9. "Update Your Billing Information"
  10. "You've Appeared in a Search This Week"

How to Protect Yourself

Your best defense against falling victim to one of these misleading emails is knowledge and a bit of common sense.

For example, “We’ve locked your account…” Is there any reason why it would be locked? Did you recently attempt to login and forget your password somewhere? If not, then why would you get that email?

“A delivery attempt was made…” This one is a little more tricky because at some point or another, most individuals order products and get them in the mail. Ask yourself - did I recently order something that I’m expecting? Is there a reason someone would send me a gift? Again, if your situation doesn’t call for it, why would you believe the email?

“We’ve issued a refund…” If you haven’t returned a product or bought anything that needed to be returned, then why would you be receiving a refund?

These 10 email phishing attempts come in many varieties and there are many more out there with different subjects. All are attempts at making you react on impulse and click a link or make you give out information that you really don’t need to do. Best option? Just delete the email without opening it. If you do open it, hover over any links in the address area, subject area, or body (but DON’T click)...does the address that shows up at the bottom of your screen look legitimate? Does it reflect the company’s name that is implied in the email? Is there a secure “https:” at the beginning of the address? The old adage, “if it sounds too good to be true, it probably is” also works here. If it doesn’t look or feel right, it probably isn’t! Be safe and delete or if you’re still unsure you could always call the company being represented; if it’s a legitimate email they should be able to confirm what you’re seeing. Stay smart and stay safe!

What's That Link?

Recent Trend

Links inside emails don’t always go where they say they’re really going. Emails can be made so that the text says one thing (for example saying the link will go to the Baker website), but instead actually lead you to somewhere completely different. This is very dangerous, especially if the link brings you to a login page. There are a few extra precautions you can take in order to protect yourself from these crafty attacks.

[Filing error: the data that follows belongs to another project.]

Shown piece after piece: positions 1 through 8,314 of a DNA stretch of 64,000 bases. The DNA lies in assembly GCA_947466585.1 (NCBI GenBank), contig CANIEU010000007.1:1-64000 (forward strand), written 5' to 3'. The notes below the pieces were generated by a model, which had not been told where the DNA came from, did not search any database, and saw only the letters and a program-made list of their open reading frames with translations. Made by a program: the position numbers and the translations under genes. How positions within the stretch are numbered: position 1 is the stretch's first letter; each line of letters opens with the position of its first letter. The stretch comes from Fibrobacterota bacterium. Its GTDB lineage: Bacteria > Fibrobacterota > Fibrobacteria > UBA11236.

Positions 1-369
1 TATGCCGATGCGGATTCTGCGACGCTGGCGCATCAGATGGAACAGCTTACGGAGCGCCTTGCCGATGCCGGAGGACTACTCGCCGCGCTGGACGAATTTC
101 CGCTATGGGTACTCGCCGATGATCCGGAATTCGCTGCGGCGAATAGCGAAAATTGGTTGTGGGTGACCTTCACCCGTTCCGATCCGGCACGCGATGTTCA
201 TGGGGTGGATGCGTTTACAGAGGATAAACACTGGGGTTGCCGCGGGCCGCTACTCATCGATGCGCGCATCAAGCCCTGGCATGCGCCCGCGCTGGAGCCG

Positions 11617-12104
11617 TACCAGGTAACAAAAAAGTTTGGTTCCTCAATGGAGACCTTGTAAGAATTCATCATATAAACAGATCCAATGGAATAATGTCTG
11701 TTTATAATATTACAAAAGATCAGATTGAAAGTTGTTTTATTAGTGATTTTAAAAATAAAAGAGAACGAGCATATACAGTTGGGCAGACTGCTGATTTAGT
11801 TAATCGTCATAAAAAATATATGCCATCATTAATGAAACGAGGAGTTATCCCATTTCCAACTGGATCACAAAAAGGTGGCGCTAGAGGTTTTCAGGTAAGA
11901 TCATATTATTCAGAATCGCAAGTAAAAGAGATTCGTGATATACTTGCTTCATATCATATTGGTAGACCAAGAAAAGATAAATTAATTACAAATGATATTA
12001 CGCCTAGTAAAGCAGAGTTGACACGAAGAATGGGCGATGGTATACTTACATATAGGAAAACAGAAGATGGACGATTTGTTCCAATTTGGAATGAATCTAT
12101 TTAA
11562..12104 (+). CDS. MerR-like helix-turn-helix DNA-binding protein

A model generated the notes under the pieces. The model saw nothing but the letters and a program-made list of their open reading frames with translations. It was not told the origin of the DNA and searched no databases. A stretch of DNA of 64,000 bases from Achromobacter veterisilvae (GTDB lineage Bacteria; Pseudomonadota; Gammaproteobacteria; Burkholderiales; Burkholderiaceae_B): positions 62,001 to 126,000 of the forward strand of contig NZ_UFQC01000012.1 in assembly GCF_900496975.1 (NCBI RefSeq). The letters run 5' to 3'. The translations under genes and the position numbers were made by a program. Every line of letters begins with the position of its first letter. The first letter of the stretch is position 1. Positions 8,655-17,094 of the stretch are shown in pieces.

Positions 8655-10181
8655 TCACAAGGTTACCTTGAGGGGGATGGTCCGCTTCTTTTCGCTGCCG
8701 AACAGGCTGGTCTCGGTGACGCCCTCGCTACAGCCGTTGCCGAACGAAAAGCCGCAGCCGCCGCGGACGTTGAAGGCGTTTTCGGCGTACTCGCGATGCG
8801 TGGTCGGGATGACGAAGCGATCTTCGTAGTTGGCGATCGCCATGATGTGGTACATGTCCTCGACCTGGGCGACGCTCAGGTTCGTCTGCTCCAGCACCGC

How to Protect Yourself

Hover over it. If you hover over a link or a picture inside the email, you are able to see where the clickable is actually taking you. This is displayed at the bottom of the page. Make sure that the website matches where you think it should be going.

When in doubt, don’t click it! If you know where you are supposed to go to make an account change or check the status of an online order, go directly to the website yourself. Navigate to the webpage using your browser and not the link in the email.

Heed the prompts. Gmail, along with other services, will sometimes prompt you if they feel the link is unsafe. Take notice of where the prompt warns that you might be going. This isn’t a guaranteed pop-up, but it is a second chance to get out safely.

In Gmail, the pop-up looks like this:

  • If it looks off, be wary. Let’s say you clicked the link. That’s okay - it happens. There’s still a chance it might not be too late if the link had malicious intent. Suppose the email asked you to log into your Baker account, but the website doesn’t look right. Close the browser window and do not enter your credentials.
  • Help! I clicked the link, and I entered my username and password! Don’t panic, accidents happen. Please report the incident to [email protected] so that assistance can be provided. Our IT staff can help safeguard your account and minimize any damages that may have occurred from the incident. The sooner you notify them, the less impact the phishing attack has on both you and Baker College. If it was on a personal account, close the window you’re in and go directly to your account’s website to change your password. Use a new password that hasn’t been used before, and remember - the best security is to keep each password unique.
  • “Hover, Doubt, Heed.” - With these simple steps, you’re on your way to keeping your information safe and secure from phishing attempts!

Cyber Security Awareness

Safety Security Best Practices

Baker College's Cyber Awareness Committee has assembled this informative PDF document to help raise awareness of Cyber Security among Faculty, Staff, and Students.

View Safety Security Best Practices

 

 


View the Baker College  Best Practices for Wireless BYOD (Bring Your Own Device)

Baker College Wireless Guide